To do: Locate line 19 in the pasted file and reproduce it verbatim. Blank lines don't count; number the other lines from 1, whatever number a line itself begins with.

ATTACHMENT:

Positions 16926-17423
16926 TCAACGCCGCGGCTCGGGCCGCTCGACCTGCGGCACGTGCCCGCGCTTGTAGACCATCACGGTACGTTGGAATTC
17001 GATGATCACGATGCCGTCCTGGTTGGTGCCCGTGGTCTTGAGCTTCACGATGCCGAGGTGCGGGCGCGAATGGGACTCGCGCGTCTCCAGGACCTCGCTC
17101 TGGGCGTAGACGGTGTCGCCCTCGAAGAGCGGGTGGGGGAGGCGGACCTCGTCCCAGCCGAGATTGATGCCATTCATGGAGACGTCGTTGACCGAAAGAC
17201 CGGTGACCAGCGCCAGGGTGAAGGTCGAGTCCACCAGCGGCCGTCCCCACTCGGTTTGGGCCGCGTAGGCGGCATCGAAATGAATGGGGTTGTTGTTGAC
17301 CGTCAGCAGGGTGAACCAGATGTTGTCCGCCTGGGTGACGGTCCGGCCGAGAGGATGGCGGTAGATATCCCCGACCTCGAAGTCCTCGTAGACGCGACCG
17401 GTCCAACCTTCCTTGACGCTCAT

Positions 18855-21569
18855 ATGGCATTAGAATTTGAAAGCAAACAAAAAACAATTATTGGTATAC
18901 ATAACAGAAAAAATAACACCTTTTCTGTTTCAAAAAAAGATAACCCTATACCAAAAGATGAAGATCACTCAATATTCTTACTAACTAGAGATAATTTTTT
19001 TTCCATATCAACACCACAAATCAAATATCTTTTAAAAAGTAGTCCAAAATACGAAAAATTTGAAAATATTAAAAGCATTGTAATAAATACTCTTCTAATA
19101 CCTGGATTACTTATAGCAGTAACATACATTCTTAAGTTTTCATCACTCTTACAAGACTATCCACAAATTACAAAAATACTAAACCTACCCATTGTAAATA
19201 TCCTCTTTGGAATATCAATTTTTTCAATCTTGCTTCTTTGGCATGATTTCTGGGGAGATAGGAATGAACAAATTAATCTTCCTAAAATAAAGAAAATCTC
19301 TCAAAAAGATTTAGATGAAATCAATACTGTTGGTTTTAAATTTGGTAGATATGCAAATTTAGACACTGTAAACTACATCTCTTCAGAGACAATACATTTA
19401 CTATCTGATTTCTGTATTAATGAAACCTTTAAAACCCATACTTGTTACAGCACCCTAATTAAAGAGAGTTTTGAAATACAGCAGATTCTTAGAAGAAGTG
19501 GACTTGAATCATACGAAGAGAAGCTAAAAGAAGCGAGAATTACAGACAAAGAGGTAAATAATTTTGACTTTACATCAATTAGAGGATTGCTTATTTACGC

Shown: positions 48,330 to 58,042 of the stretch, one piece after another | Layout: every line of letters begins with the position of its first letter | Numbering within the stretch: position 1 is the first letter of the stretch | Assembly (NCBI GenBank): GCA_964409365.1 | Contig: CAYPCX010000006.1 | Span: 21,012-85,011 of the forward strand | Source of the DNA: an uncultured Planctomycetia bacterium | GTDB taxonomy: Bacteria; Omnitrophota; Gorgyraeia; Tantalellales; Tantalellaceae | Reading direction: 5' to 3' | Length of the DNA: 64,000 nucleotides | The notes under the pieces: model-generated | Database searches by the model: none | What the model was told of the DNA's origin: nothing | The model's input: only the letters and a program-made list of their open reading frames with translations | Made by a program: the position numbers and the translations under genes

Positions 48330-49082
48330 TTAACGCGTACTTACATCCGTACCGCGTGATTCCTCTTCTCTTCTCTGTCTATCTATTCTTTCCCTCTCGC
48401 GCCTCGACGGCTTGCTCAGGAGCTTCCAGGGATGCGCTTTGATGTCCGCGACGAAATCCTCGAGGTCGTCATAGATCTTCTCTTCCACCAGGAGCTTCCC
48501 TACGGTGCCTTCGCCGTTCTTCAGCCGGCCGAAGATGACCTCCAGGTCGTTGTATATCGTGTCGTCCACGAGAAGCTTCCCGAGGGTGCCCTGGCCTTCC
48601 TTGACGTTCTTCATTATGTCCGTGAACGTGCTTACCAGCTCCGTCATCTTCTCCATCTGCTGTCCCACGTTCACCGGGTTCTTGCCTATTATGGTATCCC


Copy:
48330 TTAACGCGTACTTACATCCGTACCGCGTGATTCCTCTTCTCTTCTCTGTCTATCTATTCTTTCCCTCTCGC